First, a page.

Tee Up New Election Law Challenges

U.S. Supreme Court Justice Clarence Thomas – on his way to being the longest-serving justice in American history – and fellow Justice Samuel Alito have the skill of writing clearly.

One rarely has to read one of their sentences twice to understand it.

So it was on Feb. 22 when each explained why the court should have taken up two Pennsylvania election-law challenges.

The 2020 election is over, and there’s no changing it.

Yet regardless of whether 2020 election illegalities changed the result, the court’s taking up the two Pennsylvania election-law challenges could have been one step in reviewing the illegalities, plus carefully and fairly restoring the rule of law to American elections, all with an eye toward preventing future illegalities no matter whom they’d benefit.

Readers of this column six weeks ago will recall that Pennsylvania election law violates the U.S. Constitution, in part because (1) persons other than Pennsylvania state legislators changed how Pennsylvania appoints presidential electors and (2) persons other than Pennsylvania state legislators or Congress changed how Pennsylvania elects U.S. senators and representatives.

It’s that simple.

And Pennsylvania is far from the only state whose election law violates the U.S. Constitution for one or both of these reasons.

With the Supreme Court having declined to take up the two Pennsylvania election-law challenges, it’s time to plan how to tee up new constitutional challenges to unconstitutional election laws in Pennsylvania and elsewhere in time for the challenges to reach the Supreme Court before the 2022 elections, and certainly before the 2024 elections.

We must not permit 2020 illegalities to repeat themselves, no matter whom they’d benefit.

The Thomas and Alito explanations of why the court should have taken up the two Pennsylvania election-law challenges are at https://www.supremecourt.gov/orders/courtorders/022221zor–2cp3.pdf and are worth reading. Particularly worth reading is the Thomas explanation of why courts are “ill equipped to address problems – including those caused by improper rule changes -“ after, rather than before, elections:

¯ First, firm deadlines truncate post-election challenges, especially regarding presidential elections. Under federal law, a state “has about five weeks to address all disputes and make a ‘final determination’ of electors if it wants that decision to ‘be conclusive.'” The 2020 deadline was Dec. 8. The electoral college met and voted Dec. 14. “Five to six weeks for judicial testing is difficult enough for straightforward cases. For factually complex cases, compressing discovery, testimony, and appeals into this timeline is virtually impossible.”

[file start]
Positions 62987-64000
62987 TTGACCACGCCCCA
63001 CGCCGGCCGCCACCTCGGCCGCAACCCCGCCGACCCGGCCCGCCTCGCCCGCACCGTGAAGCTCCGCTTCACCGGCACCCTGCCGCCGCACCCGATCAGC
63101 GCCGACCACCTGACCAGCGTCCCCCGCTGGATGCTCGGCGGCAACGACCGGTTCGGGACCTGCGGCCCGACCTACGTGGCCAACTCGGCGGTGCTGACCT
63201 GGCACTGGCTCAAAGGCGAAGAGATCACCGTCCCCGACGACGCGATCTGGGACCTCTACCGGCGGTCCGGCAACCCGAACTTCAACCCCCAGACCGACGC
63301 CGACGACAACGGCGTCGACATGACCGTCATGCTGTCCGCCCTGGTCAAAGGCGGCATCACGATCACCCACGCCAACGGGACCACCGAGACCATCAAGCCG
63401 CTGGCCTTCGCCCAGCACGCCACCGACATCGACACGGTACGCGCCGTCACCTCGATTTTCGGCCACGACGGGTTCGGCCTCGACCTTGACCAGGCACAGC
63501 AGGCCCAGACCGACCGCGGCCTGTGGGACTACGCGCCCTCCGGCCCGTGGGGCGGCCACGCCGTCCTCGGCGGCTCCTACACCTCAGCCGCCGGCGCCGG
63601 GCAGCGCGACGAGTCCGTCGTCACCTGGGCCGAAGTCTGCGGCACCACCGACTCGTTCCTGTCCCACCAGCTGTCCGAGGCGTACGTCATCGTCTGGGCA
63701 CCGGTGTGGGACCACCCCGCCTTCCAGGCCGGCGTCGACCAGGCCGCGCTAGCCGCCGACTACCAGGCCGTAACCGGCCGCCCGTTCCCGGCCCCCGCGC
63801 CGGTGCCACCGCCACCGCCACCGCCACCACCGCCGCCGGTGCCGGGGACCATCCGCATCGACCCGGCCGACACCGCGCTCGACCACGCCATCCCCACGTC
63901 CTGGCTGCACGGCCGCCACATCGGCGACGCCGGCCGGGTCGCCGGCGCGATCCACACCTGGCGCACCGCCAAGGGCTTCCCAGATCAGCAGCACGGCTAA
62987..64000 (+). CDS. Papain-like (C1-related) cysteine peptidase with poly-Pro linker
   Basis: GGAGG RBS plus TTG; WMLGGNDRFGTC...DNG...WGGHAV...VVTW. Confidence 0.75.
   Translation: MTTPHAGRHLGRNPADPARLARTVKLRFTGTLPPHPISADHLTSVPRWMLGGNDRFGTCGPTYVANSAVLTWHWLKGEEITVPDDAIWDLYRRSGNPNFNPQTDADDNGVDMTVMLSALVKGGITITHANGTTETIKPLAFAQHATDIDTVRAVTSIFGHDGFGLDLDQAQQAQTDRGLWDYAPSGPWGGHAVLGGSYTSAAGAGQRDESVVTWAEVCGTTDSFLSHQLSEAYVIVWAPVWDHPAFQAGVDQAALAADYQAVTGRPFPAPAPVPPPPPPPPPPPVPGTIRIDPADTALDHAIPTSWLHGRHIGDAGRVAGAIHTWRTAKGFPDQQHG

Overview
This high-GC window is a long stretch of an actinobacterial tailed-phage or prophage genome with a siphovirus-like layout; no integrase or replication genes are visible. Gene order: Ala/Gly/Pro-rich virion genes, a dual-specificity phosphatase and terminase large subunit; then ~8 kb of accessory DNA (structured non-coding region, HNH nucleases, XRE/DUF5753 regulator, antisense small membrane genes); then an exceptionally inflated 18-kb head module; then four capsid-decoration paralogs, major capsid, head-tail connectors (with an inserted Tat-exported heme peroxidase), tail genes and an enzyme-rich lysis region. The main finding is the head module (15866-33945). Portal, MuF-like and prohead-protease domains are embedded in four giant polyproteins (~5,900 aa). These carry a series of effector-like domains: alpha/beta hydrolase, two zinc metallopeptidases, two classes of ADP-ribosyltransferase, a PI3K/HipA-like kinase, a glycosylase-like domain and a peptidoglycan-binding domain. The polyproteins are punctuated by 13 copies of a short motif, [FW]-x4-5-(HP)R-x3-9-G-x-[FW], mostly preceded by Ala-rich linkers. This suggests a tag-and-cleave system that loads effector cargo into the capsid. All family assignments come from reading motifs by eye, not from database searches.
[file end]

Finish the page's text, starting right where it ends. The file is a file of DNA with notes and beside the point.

¯ “Second, this timeframe imposes especially daunting constraints when combined with the expanded use of mail-in ballots. … This expansion impedes postelection judicial review because litigation about mail-in ballots is substantially more complicated.” Why? “For one thing, … the risk of fraud is ‘vastly more prevalent’ for mail-in ballots” than for voting at polling places.

¯ “Third, and perhaps most significant, postelection litigation sometimes forces courts to make policy decisions that they have no business making. For example, when an official has improperly changed the rules, but voters have already relied on that change, courts must choose between potentially disenfranchising a subset of voters and enforcing the election provisions – such as receipt deadlines – that the legislature believes are necessary for election integrity. … Settling rules well in advance of an election rather than relying on postelection litigation ensures that courts are not put in that untenable position.”

“In short, the postelection system of judicial review is at most suitable for garden-variety disputes. It generally cannot restore the state of affairs before an election. And it is often incapable of testing allegations of systemic maladministration, voter suppression, or fraud that go to the heart of public confidence in election results,” Thomas writes.

Randy Elf joins those wanting to prevent future election illegalities no matter whom they’d benefit.

ç 2021 BY RANDY ELF.


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